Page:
Issue 24 - November 27, 2008
Delegates put stamp of approval on final bargaining demands
A process that began almost one year ago with focus groups
asking LBED members what issues they wanted addressed in their new contract
ended on Saturday Nov. 22 when a roomful of delegates gave their
overwhelming approval to a package of fi nal demands that negotiators will
take to the bargaining table with the LCBO.
“This is all about solidarity and what we’re witnessing
today is something that started with the membership and worked its way to
the top,” said LBED chair Vanda Klumper. “It’s history in the making - we’ve
never had this opportunity before!
“Now is the time for each one of you to get out there as
mobilizers and get our members solidly behind the negotiating team.”
LBED’s contract with the LCBO expires on Mar. 31, 2009.
Saturday’s Final Demand Setting Meeting at a hotel in Mississauga marks the
end of the process for LBED members and activists in shaping the bargaining
demands before negotiators present them to the employer when talks begin in
Saturday’s meeting, which attracted 58 delegates representing all
regions of the province, was an historic first for organized liquor board
employees in Ontario. Never before had representatives of the bargaining
unit gathered under one roof to endorse those issues which the
membership, through a series of surveys and local and regional meetings,
have identified as their priorities going into negotiations.
That point wasn’t lost on several speakers.
“Let me congratulate every member of LBED on being a part of
history,” said OPSEU president Smokey Thomas. “You now know what we
mean: in OPSEU it’s the members who tell us what they want to see in
their contract. It all starts with the membership.”
Thomas said the LCBO numbers tell the whole story.
“I don’t think they Liberals want to get into a punch-up with you
folks. Not when the LCBO is earning $200,000 in profits from each and
every member of the bargaining unit. They’re always telling us ‘The
cupboard is bare,’ but obviously that’s not the case in the Liquor
LBED senior negotiator Rob Field told delegates the heavy lifting is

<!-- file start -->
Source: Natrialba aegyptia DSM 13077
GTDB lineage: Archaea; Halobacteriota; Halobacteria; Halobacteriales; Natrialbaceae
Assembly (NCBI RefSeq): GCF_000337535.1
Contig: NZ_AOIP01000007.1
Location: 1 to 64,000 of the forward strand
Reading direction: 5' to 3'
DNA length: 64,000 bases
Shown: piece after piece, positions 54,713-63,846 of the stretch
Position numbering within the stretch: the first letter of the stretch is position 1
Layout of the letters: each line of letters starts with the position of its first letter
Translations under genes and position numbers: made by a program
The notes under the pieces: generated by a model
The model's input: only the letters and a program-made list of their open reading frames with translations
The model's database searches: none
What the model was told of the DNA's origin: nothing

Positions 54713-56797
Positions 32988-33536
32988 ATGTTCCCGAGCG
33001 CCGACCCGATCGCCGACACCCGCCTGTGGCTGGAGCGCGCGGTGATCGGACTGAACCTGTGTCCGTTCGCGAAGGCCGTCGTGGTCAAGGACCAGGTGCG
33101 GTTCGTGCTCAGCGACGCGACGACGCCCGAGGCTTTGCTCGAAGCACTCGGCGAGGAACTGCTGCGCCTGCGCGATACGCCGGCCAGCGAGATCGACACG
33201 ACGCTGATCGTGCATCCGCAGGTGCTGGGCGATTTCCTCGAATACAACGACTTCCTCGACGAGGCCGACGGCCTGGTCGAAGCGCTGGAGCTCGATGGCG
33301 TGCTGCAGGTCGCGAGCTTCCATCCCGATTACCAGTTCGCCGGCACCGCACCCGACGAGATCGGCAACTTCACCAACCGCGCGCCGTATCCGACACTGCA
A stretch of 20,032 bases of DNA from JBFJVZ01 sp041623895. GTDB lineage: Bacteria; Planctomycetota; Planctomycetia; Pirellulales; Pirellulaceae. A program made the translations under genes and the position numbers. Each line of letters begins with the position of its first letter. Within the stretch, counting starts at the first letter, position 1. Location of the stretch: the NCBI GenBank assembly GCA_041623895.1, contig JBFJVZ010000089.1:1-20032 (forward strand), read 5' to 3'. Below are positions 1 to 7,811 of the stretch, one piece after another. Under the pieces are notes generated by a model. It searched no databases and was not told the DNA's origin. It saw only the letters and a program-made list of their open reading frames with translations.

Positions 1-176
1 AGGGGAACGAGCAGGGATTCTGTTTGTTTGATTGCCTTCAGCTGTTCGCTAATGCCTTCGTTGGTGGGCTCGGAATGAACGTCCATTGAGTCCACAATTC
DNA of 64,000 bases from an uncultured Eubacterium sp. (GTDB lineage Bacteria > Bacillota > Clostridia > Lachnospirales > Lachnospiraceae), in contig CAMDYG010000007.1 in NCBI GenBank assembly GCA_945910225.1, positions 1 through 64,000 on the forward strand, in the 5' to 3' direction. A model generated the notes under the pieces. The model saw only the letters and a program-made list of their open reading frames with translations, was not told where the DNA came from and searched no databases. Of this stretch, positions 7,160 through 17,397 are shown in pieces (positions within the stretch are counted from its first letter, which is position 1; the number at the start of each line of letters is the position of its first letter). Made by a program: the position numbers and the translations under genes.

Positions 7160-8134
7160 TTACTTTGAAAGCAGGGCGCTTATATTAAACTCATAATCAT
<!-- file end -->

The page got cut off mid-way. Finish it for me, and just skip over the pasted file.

about to begin.
“Today you will identify what the mandate of your negotiating team
will be. Tomorrow we begin the job of getting a bit of something for
everyone into our next contract.” He added that for too long “the LCBO
has gotten away with Collective Agreement murder. That’s going to stop.”
LBED activists declare:
“It will be our strongest contract ever!”
ECHO asked members attending the Nov. 22 Final Demand Setting
Meeting their thoughts on the LBED’s pre-bargaining process that led
up to this historic meeting and its impact on members in general.
This is what some activists had to say.
MELLISSA JACKSON, VICE PRESIDENT, LOCAL 682, NORTH BAY
“This is my first time in a process like this and it’s been
fantastic. Everyone has been given the opportunity to make a
contribution to the process. This brings the members a lot closer
together. We will have a much stronger bargaining team. It will be
our strongest contract ever!”
RICK WOODALL, VICE PRESIDENT, LOCAL 375, GRAVENHURST
“The greatest effect of this will be on the
grassrootsmembers. They will get a feel that they’ve actually made a contribution to the collective agreement. I
think all members see a bit of themselves in the final demand setting. I can take this back to my members
and feel good about it.”
MARIE NUNZIATA, STEWARD, LOCAL 288, WEST GTA
“I’d never been involved in the bargaining process previous to this. It
really is a democratic process that involves everyone from the members up.
It has opened up communications to the grassroots because it gives us a lot
to talk about. It wasn’t this way before.”
CRAIG HADLEY, CHIEF STEWARD, LOCAL 5109, HEAD OFFICE TORONTO
“Going through the pre-bargaining process and now at the final demand
setting meeting you can see how many of the key head office concerns have
been addressed. A lot has been said about casuals. Issues affecting casuals